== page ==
Rockin’ Chair Colonial Style
Note: This post may contain some historical inaccuracies. See if you can find them!
One fine day Thomas Jefferson strolled over to see his good friend George Washington. He found him relaxing on the front porch.
“I say, old Gorgie. I’m in the market for a rocking chair. What you got?”
George looked up from his mint julep and greeted his pal. “Tommy boy! Good to see you! You’re in luck, I just whittled me up that chair over yonder with my trusty pocket knife. That’s one piece construction, too. The whole thing came from a single piece of cherry wood from a tree I personally felled.”
Tom went over and admired the piece, lovingly running his hands over the perfectly finished wood. “She’s a beauty for sure, George,” he said.
George nodded. “Thanks.”
Dammit, Tom thought to himself. Sometimes George could be a man of annoyingly few words. Get a little of Samuel Adam’s ale in the bastard, though, and he’d open right up. Unfortunately Tom was plumb out.
“OK,” Tom said. “I’m interested. What do you want for her?”
If George was intrigued, he didn’t show let it show. “I don’t know. What you got?”
“I find myself with a few extra odds and ends in my larder,” Tom replied. “Some bones of oxen, sheep and goats. And some clay pots. Oh, plenty of bacon and lard, too.”
George nodded. “I’m sure we can come to an accommodation. The chair is yours. As always it comes with my lifetime warranty.” George extended his hand.
Tom grasped the offered hand and they shook on it. “You’ve got yourself a deal, George.”
George nodded. “I’ll draw up the papers for your John Hancock.” They both laughed off their asses at that one.
Later they both signed the document that George had produced. George handed Tom the rocking chair and Tom allowed George to raid his larder. But nowhere did the signed instrument define the term “lifetime warranty.” So what was it, besides a rocking chair, that Tom had just purchased?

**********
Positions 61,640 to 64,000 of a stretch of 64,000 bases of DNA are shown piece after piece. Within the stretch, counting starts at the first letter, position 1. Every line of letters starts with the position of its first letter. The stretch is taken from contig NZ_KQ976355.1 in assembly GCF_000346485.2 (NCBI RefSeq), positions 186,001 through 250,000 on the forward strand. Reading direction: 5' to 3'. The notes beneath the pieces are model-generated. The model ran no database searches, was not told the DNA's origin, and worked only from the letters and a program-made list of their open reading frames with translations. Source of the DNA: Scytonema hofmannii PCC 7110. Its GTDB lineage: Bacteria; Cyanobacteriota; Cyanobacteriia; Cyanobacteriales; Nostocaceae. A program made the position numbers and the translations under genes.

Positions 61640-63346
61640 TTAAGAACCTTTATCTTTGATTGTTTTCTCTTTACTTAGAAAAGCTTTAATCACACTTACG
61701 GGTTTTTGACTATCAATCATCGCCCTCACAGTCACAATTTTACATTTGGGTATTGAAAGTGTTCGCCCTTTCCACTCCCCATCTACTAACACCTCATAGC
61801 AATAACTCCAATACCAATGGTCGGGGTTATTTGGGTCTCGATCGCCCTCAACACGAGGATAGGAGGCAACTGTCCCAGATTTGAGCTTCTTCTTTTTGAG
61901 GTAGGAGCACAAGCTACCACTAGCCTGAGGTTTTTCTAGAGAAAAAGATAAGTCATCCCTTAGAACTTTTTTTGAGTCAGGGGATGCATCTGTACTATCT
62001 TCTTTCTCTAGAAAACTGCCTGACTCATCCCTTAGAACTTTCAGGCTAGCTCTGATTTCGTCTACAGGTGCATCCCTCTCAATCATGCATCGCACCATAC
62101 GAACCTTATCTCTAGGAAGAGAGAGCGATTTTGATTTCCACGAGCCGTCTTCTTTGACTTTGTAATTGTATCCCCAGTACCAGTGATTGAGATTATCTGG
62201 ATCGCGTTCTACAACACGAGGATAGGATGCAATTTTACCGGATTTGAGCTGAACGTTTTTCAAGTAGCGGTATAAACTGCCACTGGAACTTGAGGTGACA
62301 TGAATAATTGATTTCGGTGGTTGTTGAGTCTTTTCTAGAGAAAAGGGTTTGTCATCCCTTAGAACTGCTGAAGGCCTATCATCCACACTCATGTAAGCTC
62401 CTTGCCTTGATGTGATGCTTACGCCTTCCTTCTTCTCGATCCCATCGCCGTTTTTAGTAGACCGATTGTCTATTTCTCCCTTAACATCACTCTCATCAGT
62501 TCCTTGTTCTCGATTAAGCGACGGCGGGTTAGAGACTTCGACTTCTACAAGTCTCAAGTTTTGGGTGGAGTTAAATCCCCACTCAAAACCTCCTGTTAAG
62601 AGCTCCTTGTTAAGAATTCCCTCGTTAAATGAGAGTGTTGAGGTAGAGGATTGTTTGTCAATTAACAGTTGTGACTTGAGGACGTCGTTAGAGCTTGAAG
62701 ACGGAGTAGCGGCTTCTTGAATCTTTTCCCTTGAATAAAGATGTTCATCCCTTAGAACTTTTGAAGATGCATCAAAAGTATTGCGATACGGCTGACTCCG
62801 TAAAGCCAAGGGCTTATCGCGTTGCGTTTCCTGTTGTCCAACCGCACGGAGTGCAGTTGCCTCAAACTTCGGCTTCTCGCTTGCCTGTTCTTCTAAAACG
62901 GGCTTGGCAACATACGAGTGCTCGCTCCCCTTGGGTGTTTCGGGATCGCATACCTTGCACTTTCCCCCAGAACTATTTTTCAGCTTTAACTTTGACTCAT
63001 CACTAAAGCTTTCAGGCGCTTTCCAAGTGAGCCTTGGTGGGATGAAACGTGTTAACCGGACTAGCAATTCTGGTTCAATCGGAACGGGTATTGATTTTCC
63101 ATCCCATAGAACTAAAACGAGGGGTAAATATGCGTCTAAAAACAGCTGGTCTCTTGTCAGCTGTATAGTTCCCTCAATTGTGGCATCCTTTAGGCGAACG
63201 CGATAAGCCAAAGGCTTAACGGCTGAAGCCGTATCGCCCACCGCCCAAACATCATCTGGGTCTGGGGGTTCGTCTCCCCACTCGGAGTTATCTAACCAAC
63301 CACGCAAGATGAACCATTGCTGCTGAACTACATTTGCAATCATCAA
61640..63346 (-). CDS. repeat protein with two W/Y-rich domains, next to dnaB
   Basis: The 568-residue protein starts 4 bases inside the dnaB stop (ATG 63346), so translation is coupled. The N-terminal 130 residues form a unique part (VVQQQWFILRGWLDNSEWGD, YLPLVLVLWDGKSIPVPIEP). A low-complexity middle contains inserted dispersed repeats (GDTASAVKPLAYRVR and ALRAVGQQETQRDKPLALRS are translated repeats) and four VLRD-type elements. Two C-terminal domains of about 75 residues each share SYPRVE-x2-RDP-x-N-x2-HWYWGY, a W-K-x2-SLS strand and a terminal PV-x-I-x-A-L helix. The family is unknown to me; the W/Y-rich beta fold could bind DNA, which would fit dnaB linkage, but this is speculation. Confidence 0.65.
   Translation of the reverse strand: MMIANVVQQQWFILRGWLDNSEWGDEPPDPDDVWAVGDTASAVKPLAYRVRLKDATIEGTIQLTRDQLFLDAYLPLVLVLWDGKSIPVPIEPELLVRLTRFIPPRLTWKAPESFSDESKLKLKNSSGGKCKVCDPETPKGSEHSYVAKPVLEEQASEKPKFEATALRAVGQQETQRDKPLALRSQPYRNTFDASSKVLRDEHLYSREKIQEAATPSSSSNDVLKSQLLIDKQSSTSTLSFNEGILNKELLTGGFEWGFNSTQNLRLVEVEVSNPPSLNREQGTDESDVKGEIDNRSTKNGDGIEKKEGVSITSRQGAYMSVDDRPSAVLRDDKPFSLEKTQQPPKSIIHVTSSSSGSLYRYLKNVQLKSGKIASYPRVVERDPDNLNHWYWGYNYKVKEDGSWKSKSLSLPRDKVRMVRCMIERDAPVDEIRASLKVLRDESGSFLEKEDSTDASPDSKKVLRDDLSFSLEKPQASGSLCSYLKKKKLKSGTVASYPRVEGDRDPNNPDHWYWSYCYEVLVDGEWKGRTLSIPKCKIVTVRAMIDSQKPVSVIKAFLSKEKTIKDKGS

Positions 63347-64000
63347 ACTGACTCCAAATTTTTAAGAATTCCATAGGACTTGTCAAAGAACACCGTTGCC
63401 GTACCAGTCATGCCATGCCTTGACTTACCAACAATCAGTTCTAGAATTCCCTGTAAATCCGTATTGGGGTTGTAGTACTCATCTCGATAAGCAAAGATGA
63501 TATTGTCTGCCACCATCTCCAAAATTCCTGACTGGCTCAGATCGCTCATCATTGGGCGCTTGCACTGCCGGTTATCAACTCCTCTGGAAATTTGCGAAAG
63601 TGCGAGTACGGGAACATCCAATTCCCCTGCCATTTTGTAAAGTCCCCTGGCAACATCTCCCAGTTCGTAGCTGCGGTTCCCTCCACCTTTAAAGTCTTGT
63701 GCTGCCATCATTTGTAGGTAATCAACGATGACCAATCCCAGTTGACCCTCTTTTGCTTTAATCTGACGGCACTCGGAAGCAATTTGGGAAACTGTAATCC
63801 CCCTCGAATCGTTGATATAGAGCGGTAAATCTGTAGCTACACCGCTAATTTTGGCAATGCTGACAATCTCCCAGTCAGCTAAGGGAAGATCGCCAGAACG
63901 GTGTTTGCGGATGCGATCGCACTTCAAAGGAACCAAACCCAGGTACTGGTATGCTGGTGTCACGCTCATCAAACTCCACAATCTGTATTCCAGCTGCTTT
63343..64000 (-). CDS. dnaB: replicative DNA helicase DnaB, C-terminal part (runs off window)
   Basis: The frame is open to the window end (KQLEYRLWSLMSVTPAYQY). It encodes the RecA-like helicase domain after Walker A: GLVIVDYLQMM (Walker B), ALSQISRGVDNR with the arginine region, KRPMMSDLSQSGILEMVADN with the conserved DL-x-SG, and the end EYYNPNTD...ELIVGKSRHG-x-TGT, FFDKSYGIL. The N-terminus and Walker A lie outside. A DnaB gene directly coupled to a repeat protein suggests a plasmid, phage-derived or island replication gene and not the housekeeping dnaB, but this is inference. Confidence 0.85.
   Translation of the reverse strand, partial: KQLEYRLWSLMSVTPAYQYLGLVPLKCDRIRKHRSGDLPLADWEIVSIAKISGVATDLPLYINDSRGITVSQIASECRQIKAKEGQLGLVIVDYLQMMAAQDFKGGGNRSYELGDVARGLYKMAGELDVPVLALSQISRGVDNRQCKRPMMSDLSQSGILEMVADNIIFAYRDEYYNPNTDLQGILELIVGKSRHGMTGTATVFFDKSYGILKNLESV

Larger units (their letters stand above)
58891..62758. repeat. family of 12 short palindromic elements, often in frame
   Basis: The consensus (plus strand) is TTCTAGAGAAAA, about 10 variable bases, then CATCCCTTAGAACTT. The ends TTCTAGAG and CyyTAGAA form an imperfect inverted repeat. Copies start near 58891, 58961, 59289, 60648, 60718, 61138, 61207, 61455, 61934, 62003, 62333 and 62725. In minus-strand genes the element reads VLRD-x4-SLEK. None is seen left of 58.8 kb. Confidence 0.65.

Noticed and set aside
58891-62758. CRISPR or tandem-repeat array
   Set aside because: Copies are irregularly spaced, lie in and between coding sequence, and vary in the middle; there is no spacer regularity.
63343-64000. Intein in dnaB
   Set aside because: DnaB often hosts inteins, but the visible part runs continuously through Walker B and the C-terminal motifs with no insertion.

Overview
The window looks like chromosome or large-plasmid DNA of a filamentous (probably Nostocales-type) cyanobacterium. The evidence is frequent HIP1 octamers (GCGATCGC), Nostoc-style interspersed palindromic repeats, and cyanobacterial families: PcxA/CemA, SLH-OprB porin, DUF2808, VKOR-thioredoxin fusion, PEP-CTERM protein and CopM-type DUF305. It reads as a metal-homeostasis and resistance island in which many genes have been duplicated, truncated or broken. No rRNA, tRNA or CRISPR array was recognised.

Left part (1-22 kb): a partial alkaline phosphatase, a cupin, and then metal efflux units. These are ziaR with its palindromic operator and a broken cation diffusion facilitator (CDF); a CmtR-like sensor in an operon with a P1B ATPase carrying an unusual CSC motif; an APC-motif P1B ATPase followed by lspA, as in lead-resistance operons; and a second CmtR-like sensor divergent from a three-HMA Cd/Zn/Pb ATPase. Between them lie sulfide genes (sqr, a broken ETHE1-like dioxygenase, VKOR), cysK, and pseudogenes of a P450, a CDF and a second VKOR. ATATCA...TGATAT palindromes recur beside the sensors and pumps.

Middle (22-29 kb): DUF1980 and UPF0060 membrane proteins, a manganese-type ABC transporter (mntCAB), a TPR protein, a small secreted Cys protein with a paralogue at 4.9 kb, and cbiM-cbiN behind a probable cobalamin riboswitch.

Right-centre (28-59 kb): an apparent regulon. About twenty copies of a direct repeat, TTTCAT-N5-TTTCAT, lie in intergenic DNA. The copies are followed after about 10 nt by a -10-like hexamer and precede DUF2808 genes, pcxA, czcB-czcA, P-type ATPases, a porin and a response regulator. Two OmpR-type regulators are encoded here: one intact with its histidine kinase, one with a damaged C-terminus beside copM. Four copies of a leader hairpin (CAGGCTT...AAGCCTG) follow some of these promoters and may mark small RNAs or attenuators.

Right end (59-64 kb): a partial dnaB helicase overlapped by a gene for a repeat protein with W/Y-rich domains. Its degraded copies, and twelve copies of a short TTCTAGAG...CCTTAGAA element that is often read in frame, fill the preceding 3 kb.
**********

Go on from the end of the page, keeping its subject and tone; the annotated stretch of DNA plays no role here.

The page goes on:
Tom remembered the principle of caveat emptor or “let the buyer beware.” He needed a definition for lifetime warranty and he needed it fast. He couldn’t allow George to pull another fast one on him.
Tom fired up his Windows 1763 and search for “lifetime warranty.” One example he found was this:
Cisco Limited Lifetime Hardware Warranty Terms
Duration of Hardware Warranty: As long as the original End User continues to own or use the Product, provided that: fan and power supply warranty is limited to five (5) years. In the event of discontinuance of product manufacture, Cisco warranty support is limited to five (5) years from the announcement of discontinuance.
In other words, when you hand over your money to Cisco in exchange for a piece of hardware, one of the things you are agreeing to is that the definition of “lifetime” means five years for the fan and power supply and five years from when the product is discontinued on all other hardware.
I bet they really emphasize that in their advertising and proactively provide a definition when they take your money, right?
Jefferson tried to get payback on Washington for the rest of his life and only succeeded once when he switched in a marked deck of cards. Washington was never able to win at solitaire again.